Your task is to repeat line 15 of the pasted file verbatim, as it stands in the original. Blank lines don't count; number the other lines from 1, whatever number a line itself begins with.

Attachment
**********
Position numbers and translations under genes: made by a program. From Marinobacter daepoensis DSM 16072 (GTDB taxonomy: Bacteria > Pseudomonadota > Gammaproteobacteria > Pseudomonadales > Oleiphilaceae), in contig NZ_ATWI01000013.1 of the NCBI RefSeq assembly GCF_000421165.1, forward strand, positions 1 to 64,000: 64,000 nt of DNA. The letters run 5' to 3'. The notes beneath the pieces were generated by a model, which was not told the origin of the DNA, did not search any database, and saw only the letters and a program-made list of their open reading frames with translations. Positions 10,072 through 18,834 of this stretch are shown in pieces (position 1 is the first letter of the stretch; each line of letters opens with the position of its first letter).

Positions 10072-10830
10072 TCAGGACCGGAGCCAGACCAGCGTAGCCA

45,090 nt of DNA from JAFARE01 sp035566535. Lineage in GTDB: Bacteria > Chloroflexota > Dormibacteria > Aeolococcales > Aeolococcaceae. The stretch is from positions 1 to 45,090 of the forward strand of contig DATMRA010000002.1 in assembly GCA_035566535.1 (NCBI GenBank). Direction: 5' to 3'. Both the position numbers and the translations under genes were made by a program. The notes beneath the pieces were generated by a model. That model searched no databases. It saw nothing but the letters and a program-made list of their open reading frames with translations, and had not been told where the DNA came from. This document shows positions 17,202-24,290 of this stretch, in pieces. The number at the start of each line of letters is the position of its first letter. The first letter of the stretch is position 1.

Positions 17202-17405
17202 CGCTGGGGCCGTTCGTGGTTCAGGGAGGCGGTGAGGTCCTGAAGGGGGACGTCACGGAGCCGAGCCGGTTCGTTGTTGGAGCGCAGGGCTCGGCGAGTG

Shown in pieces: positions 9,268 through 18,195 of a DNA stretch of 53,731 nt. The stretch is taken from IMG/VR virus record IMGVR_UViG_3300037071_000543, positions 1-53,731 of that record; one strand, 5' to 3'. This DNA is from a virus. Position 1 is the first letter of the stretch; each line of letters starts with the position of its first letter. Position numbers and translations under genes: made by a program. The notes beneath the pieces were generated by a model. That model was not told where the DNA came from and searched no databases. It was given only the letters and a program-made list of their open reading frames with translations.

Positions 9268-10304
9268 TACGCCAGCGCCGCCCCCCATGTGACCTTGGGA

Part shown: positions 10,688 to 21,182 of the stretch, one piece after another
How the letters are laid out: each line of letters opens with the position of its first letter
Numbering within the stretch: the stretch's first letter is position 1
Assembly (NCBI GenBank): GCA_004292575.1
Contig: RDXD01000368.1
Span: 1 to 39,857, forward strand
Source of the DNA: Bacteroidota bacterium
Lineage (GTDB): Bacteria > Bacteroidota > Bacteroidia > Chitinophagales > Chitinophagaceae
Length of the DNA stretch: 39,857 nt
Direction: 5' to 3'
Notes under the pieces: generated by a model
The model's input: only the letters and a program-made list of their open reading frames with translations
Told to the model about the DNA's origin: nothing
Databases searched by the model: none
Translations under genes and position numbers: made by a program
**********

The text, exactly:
Span: 1 to 39,857, forward strand